The value of financial advice has gotten a much-needed leg-up as strong evidence has emerged linking financial planning to emotional well-being.

An online study involving 7,300 English-speaking Canadians proves there are tangible benefits for those who’re engaged in compressive financial planning. The results of the study, commissioned by the Financial Planning Standards Council (FPSC), were revealed at a Financial Planning Week event in Toronto.

Comprehensive financial planning benefits people both financially and emotionally, said Tamara Smith, VP, marketing and consumer affairs, FPSC. “In Canada its need has never truly been easy to prove,” said Smith. “With this in mind, we developed a comprehensive study to evaluate Canadians financial planning activities and to measure the impact of financial planning or lack thereof on peoples’ lives.”

While the study clearly establishes the benefits of planning, what may be surprising is just how profound these results are and the relationship between financial planning and emotional well-being of Canadians, regardless of their age or net worth.

“There is real empirical evidence that Canadians engaged in financial planning are far better off that those who are not,” said Smith. “The study revealed those who were doing no financial planning were almost twice as likely to feel the stress of feeling that they barely get by every month.”

Those lacking a financial plan are also twice as likely to feel their finances are out of control. The negative impact financial stress can have on Canadians’ lives, their health and their relationships has been well-documented.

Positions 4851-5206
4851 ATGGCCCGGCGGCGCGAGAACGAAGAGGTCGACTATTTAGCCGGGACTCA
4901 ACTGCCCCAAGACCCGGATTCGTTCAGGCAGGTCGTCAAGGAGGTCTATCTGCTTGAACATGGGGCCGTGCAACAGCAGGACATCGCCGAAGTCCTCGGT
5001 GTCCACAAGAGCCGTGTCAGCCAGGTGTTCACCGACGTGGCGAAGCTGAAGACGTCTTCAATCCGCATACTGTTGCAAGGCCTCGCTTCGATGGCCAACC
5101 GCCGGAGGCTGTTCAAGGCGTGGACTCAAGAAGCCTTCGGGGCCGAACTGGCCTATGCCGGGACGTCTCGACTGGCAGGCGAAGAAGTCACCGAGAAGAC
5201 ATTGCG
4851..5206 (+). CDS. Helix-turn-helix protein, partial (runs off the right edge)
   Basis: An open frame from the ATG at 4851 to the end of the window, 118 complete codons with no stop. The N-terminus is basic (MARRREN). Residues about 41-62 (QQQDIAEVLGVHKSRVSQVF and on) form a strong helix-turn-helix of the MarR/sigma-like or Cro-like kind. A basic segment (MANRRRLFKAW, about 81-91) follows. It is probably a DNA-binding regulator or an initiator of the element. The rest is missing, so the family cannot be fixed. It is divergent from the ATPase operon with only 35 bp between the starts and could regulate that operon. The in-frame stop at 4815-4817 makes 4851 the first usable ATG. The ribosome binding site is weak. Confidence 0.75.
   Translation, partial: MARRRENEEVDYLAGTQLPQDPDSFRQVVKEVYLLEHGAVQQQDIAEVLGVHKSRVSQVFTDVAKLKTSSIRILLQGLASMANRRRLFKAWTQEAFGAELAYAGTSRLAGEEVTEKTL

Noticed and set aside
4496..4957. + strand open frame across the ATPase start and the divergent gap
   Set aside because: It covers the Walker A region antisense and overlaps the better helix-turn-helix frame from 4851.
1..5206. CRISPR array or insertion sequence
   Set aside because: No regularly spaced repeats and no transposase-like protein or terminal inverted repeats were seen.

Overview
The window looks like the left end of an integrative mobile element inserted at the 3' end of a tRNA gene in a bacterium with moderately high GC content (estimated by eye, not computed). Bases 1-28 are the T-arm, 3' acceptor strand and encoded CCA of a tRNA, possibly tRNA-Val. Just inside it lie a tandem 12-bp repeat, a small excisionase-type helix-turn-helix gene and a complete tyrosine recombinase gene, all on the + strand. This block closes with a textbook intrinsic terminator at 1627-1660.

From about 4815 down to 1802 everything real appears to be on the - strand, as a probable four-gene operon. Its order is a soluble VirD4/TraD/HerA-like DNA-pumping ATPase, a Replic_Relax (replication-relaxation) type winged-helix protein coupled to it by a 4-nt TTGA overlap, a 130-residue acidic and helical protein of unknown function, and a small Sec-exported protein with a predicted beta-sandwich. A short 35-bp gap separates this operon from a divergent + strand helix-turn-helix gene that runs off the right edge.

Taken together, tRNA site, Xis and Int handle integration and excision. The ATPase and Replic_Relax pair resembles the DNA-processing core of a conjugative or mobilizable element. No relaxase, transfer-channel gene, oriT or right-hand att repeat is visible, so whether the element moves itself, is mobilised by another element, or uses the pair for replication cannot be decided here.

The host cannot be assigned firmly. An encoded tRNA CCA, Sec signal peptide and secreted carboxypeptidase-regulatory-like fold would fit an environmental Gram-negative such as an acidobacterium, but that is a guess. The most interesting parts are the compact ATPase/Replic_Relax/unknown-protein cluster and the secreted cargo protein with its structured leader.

“Canadians with comprehensive financial planning are almost three times as likely to feel they do not gave to worry about money than those who’re doing nothing.”

Those with comprehensive financial plans feel they are better prepared to deal with financial emergencies and manage through difficult economic times, this according to the study. Integrated financial planning is also said to instill confidence about reaching a wide spectrum of life goals and affords a better understanding of individual financial needs.

“These results further underscore how salient comprehensive financial planning can be for one’s financial and emotional well-being and not just in good times but particularly through the tougher times as Canadians have recently experienced,” said Smith.

For the first time since the early 70s, Canadians’ personal saving rates are at an all time low, yet as debt soars these folks stand out. “Those that are engaged in a planning report have better saving habits than those who don’t have a plan.”

Those with a plan are saving for a variety of things that are important to them. The same goes for those saving for retirement and emergency situations.

“Canadians who engage in comprehensive financial planning are more than twice as likely to be saving for their retirement,” said Smith adding they are also almost twice as likely to be saving for an emergency fund. “It is important to note these Canadians are saving for both short and long-term goals. They are balancing their needs and wants, and finding the right mix of living for today as well as saving for tomorrow.

People who are wealthier tend to be more optimistic about their finances. “Of course, we also know that the wealthier you are the more likely you are engaged in financial planning in a meaningful way.”

The survey evaluated the results of high-net worth participants separately to eliminate net worth as a potential influencer. One of the key findings from this study reveals that regardless of the net worth, financial planning tended to increase optimism and confidence.

Originally published on Advisor.ca